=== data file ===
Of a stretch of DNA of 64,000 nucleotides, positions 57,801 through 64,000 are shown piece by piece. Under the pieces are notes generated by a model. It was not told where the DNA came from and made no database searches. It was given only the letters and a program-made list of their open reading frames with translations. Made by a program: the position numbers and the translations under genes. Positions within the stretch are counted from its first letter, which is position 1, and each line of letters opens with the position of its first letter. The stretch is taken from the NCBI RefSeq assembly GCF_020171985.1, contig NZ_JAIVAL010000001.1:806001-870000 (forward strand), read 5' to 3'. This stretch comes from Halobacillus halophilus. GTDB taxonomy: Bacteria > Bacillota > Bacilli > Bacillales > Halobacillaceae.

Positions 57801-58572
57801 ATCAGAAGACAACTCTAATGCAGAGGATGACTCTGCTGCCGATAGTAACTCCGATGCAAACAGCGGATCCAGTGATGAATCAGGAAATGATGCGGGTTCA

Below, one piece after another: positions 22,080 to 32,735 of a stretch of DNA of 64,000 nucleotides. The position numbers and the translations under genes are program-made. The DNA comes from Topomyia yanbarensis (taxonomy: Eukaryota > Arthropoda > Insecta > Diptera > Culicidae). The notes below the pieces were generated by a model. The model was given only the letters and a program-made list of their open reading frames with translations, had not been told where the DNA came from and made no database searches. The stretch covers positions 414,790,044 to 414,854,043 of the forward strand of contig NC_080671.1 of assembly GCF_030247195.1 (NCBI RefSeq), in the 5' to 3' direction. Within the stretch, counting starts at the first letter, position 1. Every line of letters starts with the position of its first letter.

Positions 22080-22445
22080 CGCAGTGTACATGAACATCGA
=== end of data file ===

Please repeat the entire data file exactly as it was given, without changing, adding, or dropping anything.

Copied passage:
Of a stretch of DNA of 64,000 nucleotides, positions 57,801 through 64,000 are shown piece by piece. Under the pieces are notes generated by a model. It was not told where the DNA came from and made no database searches. It was given only the letters and a program-made list of their open reading frames with translations. Made by a program: the position numbers and the translations under genes. Positions within the stretch are counted from its first letter, which is position 1, and each line of letters opens with the position of its first letter. The stretch is taken from the NCBI RefSeq assembly GCF_020171985.1, contig NZ_JAIVAL010000001.1:806001-870000 (forward strand), read 5' to 3'. This stretch comes from Halobacillus halophilus. GTDB taxonomy: Bacteria > Bacillota > Bacilli > Bacillales > Halobacillaceae.

Positions 57801-58572
57801 ATCAGAAGACAACTCTAATGCAGAGGATGACTCTGCTGCCGATAGTAACTCCGATGCAAACAGCGGATCCAGTGATGAATCAGGAAATGATGCGGGTTCA

Below, one piece after another: positions 22,080 to 32,735 of a stretch of DNA of 64,000 nucleotides. The position numbers and the translations under genes are program-made. The DNA comes from Topomyia yanbarensis (taxonomy: Eukaryota > Arthropoda > Insecta > Diptera > Culicidae). The notes below the pieces were generated by a model. The model was given only the letters and a program-made list of their open reading frames with translations, had not been told where the DNA came from and made no database searches. The stretch covers positions 414,790,044 to 414,854,043 of the forward strand of contig NC_080671.1 of assembly GCF_030247195.1 (NCBI RefSeq), in the 5' to 3' direction. Within the stretch, counting starts at the first letter, position 1. Every line of letters starts with the position of its first letter.

Positions 22080-22445
22080 CGCAGTGTACATGAACATCGA